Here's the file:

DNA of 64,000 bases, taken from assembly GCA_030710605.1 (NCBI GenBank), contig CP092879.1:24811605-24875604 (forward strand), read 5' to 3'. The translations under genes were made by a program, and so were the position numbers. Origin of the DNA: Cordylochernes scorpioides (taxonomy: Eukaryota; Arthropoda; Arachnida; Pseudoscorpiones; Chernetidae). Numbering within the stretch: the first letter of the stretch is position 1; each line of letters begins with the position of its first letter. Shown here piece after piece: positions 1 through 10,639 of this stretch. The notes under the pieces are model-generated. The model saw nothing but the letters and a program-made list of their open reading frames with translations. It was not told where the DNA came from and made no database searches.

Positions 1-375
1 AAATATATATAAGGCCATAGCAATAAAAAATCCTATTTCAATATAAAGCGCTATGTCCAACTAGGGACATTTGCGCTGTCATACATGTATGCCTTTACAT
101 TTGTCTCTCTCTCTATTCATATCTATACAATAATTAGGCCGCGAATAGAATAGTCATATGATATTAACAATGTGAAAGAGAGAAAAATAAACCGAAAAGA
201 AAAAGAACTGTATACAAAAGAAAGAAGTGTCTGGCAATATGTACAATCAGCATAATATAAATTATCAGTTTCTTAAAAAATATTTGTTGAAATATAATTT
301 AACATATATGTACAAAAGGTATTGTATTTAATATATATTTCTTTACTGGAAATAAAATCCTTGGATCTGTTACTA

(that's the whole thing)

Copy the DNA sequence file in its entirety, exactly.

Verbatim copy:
DNA of 64,000 bases, taken from assembly GCA_030710605.1 (NCBI GenBank), contig CP092879.1:24811605-24875604 (forward strand), read 5' to 3'. The translations under genes were made by a program, and so were the position numbers. Origin of the DNA: Cordylochernes scorpioides (taxonomy: Eukaryota; Arthropoda; Arachnida; Pseudoscorpiones; Chernetidae). Numbering within the stretch: the first letter of the stretch is position 1; each line of letters begins with the position of its first letter. Shown here piece after piece: positions 1 through 10,639 of this stretch. The notes under the pieces are model-generated. The model saw nothing but the letters and a program-made list of their open reading frames with translations. It was not told where the DNA came from and made no database searches.

Positions 1-375
1 AAATATATATAAGGCCATAGCAATAAAAAATCCTATTTCAATATAAAGCGCTATGTCCAACTAGGGACATTTGCGCTGTCATACATGTATGCCTTTACAT
101 TTGTCTCTCTCTCTATTCATATCTATACAATAATTAGGCCGCGAATAGAATAGTCATATGATATTAACAATGTGAAAGAGAGAAAAATAAACCGAAAAGA
201 AAAAGAACTGTATACAAAAGAAAGAAGTGTCTGGCAATATGTACAATCAGCATAATATAAATTATCAGTTTCTTAAAAAATATTTGTTGAAATATAATTT
301 AACATATATGTACAAAAGGTATTGTATTTAATATATATTTCTTTACTGGAAATAAAATCCTTGGATCTGTTACTA